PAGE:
AB 1127 or the “Tosco Bill”
In California, in 1999, passage of the landmark legislation AB 1127 (Steinberg) culminated 16 years of efforts to give stronger prosecutorial power to district attorneys to address serious and willful violations of Cal/OSHA regulations which result in worker injuries and deaths. AB 1127 is sometimes referred to as the “Tosco Bill” after two fatal Tosco refinery explosions that killed four workers and galvanized public opinion.
The bill expanded and strengthened Cal/OSHA protections; increased civil and criminal penalties for willful, serious, and repeat violations of occupational safety and health standards; and perhaps most significantly, provided that willful violation of such standards leading to death or permanent or prolonged injury of an employee may be prosecuted as a misdemeanor or a felony.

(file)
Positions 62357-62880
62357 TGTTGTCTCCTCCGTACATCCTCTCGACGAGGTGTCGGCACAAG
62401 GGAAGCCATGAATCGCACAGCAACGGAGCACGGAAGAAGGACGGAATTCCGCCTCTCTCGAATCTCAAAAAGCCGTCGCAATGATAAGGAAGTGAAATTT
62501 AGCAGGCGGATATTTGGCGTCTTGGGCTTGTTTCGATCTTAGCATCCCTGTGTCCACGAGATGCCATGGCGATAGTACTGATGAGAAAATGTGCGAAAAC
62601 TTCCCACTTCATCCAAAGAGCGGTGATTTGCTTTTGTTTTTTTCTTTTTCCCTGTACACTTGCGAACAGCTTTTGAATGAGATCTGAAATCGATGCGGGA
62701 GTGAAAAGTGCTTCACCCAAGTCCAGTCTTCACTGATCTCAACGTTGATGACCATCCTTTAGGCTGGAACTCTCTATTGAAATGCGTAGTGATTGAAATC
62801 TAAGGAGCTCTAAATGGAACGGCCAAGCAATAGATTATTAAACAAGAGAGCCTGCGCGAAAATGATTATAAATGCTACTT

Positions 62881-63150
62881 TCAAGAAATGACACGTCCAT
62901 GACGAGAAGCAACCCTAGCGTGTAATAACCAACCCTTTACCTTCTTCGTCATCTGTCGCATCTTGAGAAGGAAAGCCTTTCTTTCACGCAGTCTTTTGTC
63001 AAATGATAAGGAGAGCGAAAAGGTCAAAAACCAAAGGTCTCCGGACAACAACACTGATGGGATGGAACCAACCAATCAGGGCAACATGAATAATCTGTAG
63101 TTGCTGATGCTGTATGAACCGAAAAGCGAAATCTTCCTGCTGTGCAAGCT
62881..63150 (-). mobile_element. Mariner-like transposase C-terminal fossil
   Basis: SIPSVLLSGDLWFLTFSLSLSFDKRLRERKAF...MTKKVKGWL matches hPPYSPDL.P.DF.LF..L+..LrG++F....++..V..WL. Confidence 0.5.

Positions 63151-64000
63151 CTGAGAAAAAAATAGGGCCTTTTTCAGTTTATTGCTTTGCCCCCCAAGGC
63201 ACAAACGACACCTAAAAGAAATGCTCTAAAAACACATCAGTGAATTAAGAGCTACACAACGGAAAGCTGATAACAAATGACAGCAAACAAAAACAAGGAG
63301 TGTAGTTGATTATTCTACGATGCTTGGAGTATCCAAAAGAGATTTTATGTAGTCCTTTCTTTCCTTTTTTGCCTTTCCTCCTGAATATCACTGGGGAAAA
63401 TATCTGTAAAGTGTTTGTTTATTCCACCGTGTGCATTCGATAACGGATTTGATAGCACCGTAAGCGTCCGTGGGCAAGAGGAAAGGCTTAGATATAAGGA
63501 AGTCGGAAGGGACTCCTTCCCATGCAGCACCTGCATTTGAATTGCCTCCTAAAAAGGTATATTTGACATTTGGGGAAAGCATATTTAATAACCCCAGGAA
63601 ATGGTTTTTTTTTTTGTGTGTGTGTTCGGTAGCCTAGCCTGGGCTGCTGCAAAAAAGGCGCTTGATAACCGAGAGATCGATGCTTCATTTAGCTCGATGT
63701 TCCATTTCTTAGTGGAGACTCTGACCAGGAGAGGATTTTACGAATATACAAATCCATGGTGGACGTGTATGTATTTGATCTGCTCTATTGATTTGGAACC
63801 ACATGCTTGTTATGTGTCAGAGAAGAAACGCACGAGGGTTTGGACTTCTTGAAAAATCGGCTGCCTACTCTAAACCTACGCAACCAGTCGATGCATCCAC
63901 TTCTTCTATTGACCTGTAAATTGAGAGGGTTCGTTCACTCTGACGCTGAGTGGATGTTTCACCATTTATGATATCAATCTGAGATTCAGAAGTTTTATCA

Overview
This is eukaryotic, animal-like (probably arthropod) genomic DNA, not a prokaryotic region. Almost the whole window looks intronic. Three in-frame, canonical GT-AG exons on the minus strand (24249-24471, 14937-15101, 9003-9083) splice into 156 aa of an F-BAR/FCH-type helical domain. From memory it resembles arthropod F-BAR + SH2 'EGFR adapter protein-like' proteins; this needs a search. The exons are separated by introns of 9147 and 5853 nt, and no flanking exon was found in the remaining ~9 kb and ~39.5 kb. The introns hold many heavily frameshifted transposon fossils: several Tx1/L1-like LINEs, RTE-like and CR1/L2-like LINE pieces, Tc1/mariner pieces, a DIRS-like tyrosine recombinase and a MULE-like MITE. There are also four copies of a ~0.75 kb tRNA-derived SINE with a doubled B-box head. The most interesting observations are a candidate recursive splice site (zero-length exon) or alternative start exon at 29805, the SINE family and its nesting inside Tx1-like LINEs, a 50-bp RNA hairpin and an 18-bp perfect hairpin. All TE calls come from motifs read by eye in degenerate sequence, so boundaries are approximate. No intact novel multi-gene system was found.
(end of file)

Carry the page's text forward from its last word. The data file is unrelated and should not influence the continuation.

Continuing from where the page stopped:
Cry Wolf Quotes
Under this measure, accidents will have devastating effects on employers. Encouraging lawsuits is good for attorneys, bad for business, and ultimately, bad for employees.
It is doubtful that doubling criminal provisions and the imposition of exorbitant fines will proportionally improve worker safety. Provisions to impose larger potential fines on corporations are also unfair and unjustified.
This bill would have a severe economic impact on local, family businesses like the beer wholesalers by exposing them to increased liability and the potential for costly litigation claims.
...this is a very dangerous measure that will seriously affect virtually every employer in the state. The only outcome form this measure’s approval would be the closing of many businesses which, in-turn, would throw thousands of employees out of their jobs.